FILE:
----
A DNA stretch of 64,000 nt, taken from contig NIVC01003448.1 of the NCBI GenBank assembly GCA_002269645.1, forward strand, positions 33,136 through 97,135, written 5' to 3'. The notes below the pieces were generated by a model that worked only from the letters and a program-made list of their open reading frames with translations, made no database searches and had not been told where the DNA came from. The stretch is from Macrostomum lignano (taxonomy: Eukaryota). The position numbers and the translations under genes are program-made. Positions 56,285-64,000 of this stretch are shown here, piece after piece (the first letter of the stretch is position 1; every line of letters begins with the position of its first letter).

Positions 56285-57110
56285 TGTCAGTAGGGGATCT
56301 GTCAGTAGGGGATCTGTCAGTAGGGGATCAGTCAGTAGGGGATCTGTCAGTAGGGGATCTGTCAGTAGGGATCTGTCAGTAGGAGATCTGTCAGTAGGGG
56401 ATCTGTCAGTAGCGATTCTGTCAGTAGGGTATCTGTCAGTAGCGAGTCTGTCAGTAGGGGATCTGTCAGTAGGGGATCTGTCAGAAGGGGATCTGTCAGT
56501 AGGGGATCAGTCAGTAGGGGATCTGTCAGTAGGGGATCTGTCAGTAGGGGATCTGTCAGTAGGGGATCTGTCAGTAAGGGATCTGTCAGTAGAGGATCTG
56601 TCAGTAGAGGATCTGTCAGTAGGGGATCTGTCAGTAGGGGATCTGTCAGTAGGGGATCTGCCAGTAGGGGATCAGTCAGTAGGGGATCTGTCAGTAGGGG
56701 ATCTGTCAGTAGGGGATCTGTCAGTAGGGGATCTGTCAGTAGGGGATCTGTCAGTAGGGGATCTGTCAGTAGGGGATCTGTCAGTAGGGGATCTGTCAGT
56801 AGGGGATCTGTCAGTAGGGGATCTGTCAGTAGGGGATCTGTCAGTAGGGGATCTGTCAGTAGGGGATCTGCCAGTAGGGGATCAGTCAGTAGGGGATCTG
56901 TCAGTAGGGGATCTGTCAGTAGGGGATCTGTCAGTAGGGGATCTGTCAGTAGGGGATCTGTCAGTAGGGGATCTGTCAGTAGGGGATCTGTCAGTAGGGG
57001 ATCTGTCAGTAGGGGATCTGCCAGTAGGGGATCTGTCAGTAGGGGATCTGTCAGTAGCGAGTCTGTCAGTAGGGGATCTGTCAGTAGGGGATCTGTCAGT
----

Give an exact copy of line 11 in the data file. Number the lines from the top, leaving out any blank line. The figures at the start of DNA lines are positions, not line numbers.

57001 ATCTGTCAGTAGGGGATCTGCCAGTAGGGGATCTGTCAGTAGGGGATCTGTCAGTAGCGAGTCTGTCAGTAGGGGATCTGTCAGTAGGGGATCTGTCAGT